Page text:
The debugger in the notebook interface can give more information about errors of this kind. Granted, that information is sometimes cryptic -- but it is better than no information at all.
Let's try it with the expressions from the question.
We'll start by going to the Evaluation menu to enable the Debugger option:
In the Debug palette that appears, click on Show Stack and tick the Break at Messages checkbox:
Now, evaluate the expressions. The first message will appear, the evaluation will be suspended, and the Stack window will show where the error occurred:
The bottom expression in the Stack window is
Message, which generated the message that we see. Above that is the offending expression,
False[[True]]. This was the result of evaluating the rather strange expression
NumericQ[#1][[NumericQ]]. We can see that the head of this expression was generated from
NumericQ /@ x where
The strange expression is unexpected and is a strong clue about what has gone wrong. Apparently,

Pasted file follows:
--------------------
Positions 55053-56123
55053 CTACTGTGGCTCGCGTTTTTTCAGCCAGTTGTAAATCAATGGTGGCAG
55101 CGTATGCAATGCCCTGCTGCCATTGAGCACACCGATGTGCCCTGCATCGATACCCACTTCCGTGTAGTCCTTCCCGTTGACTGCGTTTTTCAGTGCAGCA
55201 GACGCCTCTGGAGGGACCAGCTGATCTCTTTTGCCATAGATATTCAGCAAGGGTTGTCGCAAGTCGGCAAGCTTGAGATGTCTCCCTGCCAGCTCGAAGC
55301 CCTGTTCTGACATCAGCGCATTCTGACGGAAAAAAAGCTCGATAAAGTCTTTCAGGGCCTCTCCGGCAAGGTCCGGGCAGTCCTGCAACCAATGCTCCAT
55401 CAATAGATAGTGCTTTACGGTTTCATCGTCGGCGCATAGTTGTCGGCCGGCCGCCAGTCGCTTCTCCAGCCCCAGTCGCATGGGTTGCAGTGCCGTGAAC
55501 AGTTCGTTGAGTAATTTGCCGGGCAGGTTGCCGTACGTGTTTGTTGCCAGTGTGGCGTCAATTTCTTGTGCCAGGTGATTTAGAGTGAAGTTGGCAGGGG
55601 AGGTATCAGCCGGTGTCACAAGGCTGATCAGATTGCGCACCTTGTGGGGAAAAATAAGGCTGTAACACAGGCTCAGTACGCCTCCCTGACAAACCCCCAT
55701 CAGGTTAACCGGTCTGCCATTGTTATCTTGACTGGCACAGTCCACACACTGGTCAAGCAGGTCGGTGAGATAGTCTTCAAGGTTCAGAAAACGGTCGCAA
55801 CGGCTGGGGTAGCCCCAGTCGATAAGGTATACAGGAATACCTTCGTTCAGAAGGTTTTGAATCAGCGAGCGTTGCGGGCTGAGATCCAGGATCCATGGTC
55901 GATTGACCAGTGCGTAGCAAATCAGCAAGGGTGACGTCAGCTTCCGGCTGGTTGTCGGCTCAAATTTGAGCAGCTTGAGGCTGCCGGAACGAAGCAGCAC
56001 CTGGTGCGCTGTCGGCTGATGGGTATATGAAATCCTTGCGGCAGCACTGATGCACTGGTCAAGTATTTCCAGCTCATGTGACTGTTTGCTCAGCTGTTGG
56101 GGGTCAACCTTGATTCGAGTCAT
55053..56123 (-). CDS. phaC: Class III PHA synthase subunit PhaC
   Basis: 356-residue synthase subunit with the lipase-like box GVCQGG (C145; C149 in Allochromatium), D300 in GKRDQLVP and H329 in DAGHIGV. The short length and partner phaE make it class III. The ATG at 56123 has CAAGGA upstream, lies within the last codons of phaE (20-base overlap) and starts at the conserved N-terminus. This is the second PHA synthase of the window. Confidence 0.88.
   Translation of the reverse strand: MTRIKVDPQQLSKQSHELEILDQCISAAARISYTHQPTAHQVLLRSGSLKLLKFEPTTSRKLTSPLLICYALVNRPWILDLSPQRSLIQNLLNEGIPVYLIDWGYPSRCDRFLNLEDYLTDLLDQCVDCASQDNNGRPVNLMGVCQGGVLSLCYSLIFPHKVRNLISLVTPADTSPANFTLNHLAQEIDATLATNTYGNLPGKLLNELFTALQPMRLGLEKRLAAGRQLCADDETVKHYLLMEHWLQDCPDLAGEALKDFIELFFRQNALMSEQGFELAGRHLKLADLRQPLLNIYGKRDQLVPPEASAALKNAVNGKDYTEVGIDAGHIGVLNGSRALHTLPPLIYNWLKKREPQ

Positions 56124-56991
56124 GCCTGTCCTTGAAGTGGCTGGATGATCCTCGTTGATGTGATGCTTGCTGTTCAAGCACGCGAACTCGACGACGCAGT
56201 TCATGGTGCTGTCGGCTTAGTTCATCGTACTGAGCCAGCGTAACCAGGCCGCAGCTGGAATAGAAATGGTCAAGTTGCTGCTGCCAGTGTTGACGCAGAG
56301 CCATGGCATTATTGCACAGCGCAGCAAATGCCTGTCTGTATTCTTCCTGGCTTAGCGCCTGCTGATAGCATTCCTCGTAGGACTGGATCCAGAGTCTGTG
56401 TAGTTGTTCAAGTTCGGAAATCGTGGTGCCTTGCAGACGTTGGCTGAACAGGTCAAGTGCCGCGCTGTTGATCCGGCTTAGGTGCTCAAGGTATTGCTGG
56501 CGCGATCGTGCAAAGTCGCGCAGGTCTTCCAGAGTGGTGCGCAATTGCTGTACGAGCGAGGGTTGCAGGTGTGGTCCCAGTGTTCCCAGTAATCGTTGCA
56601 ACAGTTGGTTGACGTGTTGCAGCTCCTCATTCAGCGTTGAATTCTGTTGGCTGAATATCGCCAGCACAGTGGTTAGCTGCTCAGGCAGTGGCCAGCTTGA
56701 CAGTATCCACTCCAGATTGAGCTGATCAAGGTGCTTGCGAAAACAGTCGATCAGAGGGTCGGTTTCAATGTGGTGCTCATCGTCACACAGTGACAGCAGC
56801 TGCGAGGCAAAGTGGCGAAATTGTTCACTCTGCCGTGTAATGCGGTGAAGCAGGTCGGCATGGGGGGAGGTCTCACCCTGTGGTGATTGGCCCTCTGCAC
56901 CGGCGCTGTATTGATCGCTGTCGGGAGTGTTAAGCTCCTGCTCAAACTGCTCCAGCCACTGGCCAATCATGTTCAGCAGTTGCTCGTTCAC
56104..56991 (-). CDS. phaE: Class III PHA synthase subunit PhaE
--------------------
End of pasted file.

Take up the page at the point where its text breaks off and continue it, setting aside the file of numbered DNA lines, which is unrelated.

x is being bound to all kinds of expressions, not just lists. Our pattern is not restrictive enough. We certainly want to restrict it to lists (e.g.
x_List), but I suspect that the condition needs to be stronger as well (depending on the goal).
Having concluded our analysis, we can either choose the
Finish option from the
Debug palette, as suits our fancy.
It is not entirely clear to me what the purpose of these expressions are. If you are trying to extract the data from the plot then
Cases might be more appropriate than
/., perhaps something like:
First @ Cases[p, Line[pts_] :> pts, Infinity, 1]
If the intent is to make minor tweaks to the
Graphics expression, then the pattern and condition will need to be restrictive enough to match only the desired list or lists of numbers.